Inogen IPO raises $70.5M, prices at low end
Goleta-based Inogen has raised $70.5 million in an initial public offering of 4.4 million shares priced at $16, the bottom of the expected $16 to $18 a share range, according to IPO investment firm Renaissance Capital.
The next few days will be critical to gauging investor confidence in Inogen, which relies heavily on Medicare and other insurance reimbursements for revenues, as shares begin to trade on the open market and investors watch for the price to rise. Inogen makes portable oxygen concentrators for medical patients and was spun out of UC Santa Barbara in 2001 by a group of undergraduate students.
The $70.5 million raised is lower than the $86.2 million the Inogen said it might raise in part because of the lower share price but also because it does not include 661,764 shares that the firm’s underwriters have an option purchase. Those shares are worth a possible $10.6 million, which would bring the total raised to $81.1 million. Inogen has not yet said whether the underwriters — J.P. Morgan, Leerink Partners, William Blair and Stifel — have exercised their options.
In addition to selling shares, the company changed some of the disclosures it made to investors, pointing out its steep reliance on government and private insurance programs for 41 percent of its total revenue in 2012.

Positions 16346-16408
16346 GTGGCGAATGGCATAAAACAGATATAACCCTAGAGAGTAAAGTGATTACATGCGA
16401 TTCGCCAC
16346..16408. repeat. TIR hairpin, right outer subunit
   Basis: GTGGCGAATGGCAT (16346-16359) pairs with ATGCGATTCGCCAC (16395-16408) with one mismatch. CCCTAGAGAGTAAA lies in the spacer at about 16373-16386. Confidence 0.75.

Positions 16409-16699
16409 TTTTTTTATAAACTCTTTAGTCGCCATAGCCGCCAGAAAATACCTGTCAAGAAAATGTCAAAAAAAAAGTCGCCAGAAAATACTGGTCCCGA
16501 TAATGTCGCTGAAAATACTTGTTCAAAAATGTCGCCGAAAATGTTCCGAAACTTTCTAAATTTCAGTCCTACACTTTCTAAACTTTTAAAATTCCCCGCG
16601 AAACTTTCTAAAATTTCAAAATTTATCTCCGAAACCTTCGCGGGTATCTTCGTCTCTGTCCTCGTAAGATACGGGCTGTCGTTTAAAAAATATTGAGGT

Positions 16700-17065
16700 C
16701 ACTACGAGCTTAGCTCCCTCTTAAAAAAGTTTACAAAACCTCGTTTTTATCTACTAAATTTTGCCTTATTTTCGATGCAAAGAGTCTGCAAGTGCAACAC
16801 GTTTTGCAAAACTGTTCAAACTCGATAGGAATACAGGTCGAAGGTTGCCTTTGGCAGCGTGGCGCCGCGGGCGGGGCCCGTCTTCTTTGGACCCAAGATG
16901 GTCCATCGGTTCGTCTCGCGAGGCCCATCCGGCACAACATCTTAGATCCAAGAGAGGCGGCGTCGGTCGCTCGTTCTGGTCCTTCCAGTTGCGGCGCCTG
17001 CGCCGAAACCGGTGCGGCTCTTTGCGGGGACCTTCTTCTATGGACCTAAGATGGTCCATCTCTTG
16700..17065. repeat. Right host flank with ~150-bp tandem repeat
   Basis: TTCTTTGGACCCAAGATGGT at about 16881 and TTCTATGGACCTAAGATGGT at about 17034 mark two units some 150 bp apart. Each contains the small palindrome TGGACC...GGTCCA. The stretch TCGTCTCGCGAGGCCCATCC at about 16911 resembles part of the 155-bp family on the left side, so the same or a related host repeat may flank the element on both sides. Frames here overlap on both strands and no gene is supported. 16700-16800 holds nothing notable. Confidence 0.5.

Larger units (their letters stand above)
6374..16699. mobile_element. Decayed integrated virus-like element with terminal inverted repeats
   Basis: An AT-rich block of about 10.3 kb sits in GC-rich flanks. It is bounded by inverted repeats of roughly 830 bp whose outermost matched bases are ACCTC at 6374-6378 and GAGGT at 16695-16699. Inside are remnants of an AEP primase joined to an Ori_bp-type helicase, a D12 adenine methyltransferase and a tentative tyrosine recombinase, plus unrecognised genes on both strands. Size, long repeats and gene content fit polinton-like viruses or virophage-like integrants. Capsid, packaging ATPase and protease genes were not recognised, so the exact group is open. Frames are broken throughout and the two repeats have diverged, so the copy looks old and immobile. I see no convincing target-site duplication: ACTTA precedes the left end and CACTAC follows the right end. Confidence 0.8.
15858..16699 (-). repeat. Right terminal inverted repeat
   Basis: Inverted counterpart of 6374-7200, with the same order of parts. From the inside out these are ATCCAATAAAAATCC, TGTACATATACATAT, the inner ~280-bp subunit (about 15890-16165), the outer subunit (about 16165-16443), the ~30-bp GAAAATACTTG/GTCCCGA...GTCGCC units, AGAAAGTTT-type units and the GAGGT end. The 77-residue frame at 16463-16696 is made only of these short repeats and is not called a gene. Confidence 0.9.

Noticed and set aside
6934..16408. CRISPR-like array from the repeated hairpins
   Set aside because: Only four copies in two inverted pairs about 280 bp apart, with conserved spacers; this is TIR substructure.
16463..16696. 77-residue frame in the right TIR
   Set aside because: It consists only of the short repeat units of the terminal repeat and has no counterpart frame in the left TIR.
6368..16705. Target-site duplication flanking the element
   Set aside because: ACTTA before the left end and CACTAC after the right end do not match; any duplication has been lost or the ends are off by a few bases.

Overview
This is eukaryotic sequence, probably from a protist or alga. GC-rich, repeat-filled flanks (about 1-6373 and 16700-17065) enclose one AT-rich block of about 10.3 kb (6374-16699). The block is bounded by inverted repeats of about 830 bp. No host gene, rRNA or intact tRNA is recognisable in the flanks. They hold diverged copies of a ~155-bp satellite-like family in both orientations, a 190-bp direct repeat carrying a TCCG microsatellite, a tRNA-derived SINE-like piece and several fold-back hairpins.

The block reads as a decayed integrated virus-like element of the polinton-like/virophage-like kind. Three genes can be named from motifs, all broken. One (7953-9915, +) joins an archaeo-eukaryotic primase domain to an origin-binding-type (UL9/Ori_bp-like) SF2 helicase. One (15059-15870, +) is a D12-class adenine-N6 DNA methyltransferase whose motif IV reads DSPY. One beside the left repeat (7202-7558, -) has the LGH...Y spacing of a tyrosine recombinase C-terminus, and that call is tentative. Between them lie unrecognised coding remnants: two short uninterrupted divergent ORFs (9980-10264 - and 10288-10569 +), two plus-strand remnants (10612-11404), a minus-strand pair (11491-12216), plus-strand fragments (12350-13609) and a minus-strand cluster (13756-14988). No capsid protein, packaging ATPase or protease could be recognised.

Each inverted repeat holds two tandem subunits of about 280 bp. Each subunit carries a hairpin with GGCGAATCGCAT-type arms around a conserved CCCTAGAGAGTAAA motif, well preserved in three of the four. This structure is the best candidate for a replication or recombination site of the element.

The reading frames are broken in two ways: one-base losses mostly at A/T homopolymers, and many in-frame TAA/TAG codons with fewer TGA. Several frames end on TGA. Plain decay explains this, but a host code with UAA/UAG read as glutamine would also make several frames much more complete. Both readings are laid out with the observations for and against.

“We depend upon reimbursement from Medicare, private payors and Medicaid for a significant portion of our revenue, and if we fail to manage the complex and lengthy reimbursement process, our business and operating results could suffer,” the company said in its disclosures.
The company has come to depend especially heavily on Medicare. In 2008, it bought an obscure firm called Comfort Life Medical Supply that had a Medicare billing number and few other assets. By the first three quarters of 2013, about 28.7 percent, or $15.9 million, of Inogen’s revenue came specifically from Medicare in the form of reimbursements for rentals of its units.
Inogen is also the first company in the Tri-Counties to go public under new, looser disclosure rules brought about by the JOBS Act. The company took advantage of provisions that allowed it to file a secret draft of its filing with the U.S. Securities and Exchange Commission before announcing its IPO and is disclosing less data about executive pay than it otherwise would have to.
Inogen has disclosed that it has serious problems with its internal financial controls. Under the JOBS Act, however, it will not be required to have an accounting firm test those controls once they are fixed.
Inogen notched 354 percent revenue growth between 2009 and 2012, bringing 2012 sales to $48.6 million and eking out a modest profit. For the first nine months of 2013, revenue expanded to $55.7 million, and operating profits stand at $3.9 million.
Inogen underwent a major overhaul in 2009, switching to selling and renting its devices directly to consumers. In its filings, the company said it is the only portable oxygen concentrator in the U.S. that sells directly to its customers.